Here’s some of what Nicholas Kristof wrote, beginning with an acknowledgement of the welfare state’s perverse incentives.

This is what poverty sometimes looks like in America: parents here in Appalachian hill country pulling their children out of literacy classes. Moms and dads fear that if kids learn to read, they are less likely to qualify for a monthly check for having an intellectual disability. …This is painful for a liberal to admit, but conservatives have a point when they suggest that America’s safety net can sometimes entangle people in a soul-crushing dependency. …Some young people here don’t join the military (a traditional escape route for poor, rural Americans) because it’s easier to rely on food stamps and disability payments. Antipoverty programs also discourage marriage: In a means-tested program like S.S.I., a woman raising a child may receive a bigger check if she refrains from marrying that hard-working guy she likes. Yet marriage is one of the best forces to blunt poverty. In married couple households only one child in 10 grows up in poverty, while almost half do in single-mother households. Most wrenching of all are the parents who think it’s best if a child stays illiterate, because then the family may be able to claim a disability check each month.

Lives ruined by dependency?

He then gives an example of the SSI program for kids and how it has ballooned over time .

About four decades ago, most of the children S.S.I. covered had severe physical handicaps or mental retardation that made it difficult for parents to hold jobs — about 1 percent of all poor children. But now 55 percent of the disabilities it covers are fuzzier intellectual disabilities short of mental retardation, where the diagnosis is less clear-cut. More than 1.2 million children across America — a full 8 percent of all low-income children — are now enrolled in S.S.I. as disabled, at an annual cost of more than $9 billion. That is a burden on taxpayers, of course, but it can be even worse for children whose families have a huge stake in their failing in school. Those kids may never recover: a 2009 study found that nearly two-thirds of these children make the transition at age 18 into S.S.I. for the adult disabled. They may never hold a job in their entire lives and are condemned to a life of poverty on the dole — and that’s the outcome of a program intended to fight poverty.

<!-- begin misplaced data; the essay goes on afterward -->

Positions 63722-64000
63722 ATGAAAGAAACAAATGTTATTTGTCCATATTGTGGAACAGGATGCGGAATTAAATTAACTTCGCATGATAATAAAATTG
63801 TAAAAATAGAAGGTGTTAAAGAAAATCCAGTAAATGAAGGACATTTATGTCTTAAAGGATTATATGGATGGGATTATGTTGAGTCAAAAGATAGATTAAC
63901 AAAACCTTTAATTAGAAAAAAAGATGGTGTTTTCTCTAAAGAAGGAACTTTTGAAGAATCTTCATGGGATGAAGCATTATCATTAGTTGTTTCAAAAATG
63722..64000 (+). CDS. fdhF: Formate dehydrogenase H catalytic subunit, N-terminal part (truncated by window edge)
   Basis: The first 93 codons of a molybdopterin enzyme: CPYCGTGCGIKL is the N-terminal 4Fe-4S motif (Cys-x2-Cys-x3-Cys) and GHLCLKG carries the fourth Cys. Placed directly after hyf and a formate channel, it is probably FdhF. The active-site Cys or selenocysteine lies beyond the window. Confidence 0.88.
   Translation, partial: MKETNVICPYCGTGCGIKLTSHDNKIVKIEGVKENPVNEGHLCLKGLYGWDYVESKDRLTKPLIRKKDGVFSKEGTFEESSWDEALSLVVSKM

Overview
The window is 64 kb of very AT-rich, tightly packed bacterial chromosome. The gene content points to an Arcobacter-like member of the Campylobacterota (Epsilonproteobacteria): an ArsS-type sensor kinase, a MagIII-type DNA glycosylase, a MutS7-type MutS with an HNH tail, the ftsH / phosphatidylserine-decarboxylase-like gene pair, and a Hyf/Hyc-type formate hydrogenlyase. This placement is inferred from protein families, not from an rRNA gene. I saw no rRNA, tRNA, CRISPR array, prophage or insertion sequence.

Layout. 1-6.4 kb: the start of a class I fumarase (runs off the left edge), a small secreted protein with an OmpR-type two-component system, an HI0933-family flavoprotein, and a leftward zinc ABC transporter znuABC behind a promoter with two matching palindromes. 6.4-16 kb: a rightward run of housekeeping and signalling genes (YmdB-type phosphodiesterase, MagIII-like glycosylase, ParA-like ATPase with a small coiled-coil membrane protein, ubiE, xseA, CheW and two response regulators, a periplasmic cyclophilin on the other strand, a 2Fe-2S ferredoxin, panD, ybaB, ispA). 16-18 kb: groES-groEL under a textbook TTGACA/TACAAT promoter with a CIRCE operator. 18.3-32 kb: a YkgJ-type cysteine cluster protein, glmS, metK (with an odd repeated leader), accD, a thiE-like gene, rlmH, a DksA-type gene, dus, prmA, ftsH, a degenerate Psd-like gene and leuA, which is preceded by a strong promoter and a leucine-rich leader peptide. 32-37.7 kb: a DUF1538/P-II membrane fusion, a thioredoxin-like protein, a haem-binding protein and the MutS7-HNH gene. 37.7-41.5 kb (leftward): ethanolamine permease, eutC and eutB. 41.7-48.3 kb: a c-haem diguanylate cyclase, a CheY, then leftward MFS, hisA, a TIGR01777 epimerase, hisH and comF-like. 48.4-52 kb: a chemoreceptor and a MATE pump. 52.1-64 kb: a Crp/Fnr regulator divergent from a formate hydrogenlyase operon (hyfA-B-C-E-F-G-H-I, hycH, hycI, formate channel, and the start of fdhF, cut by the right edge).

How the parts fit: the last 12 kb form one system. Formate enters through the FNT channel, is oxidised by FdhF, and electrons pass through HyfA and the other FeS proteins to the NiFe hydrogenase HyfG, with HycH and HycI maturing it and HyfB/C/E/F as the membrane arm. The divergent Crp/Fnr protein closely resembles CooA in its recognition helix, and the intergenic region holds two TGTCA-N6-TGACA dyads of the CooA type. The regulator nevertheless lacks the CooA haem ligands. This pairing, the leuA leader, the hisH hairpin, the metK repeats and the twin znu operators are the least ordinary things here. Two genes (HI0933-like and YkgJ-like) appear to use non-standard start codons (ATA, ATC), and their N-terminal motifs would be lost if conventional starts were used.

By the way, you won’t be surprised to learn that the disability program for adults also has expanded dramatically. The simple lesson (though folks in Washington seem oblivious) is that if you subsidize self-destructive behavior, you’ll get more of it.

Kristof is honest enough to recognize the problem, but that doesn’t mean he agrees with libertarians about the solution.

I don’t want to suggest that America’s antipoverty programs are a total failure. On the contrary, they are making a significant difference. Nearly all homes here in the Appalachian hill country now have electricity and running water, and people aren’t starving. …kids…have replaced the elderly as the most impoverished age group in our country. Today, 22 percent of children live below the poverty line. Of American families living in poverty today, 8 out of 10 have air-conditioning, and a majority have a washing machine and dryer. Nearly all have microwave ovens. What they don’t have is hope. …A growing body of careful research suggests that the most effective strategy is to work early on children and education, and to try to encourage and sustain marriage. …Early interventions are not a silver bullet, and even programs that succeed as experiments often fall short when scaled up. But we end up paying for poverty one way or another, and early childhood education is far cheaper than adult incarceration. …Look, there are no magic wands, and helping people is hard.

I don’t think his hopes of early childhood education are a silver bullet, particularly if it results in a program run from Washington. But I’ll also admit that libertarians don’t really have a solution.

To a large extent, this is an intergenerational problem, with kids learning bad habits from adults. And that’s true for inner-city blacks and rural whites, as well as every demographic in between. I’m happy to make the case that the welfare state helped to create the problem (or at least subsidized it and made it worse), but simply ending the welfare state probably won’t make everything better.

It’s a lot easier to squeeze the toothpaste out of the tube than to put it back in. Once social capital erodes, it very difficult to restore it. That’s why it’s a mistake to create new programs in the first place. As this famous set of cartoons illustrates, welfare state programs always start small, but that’s not where they end up.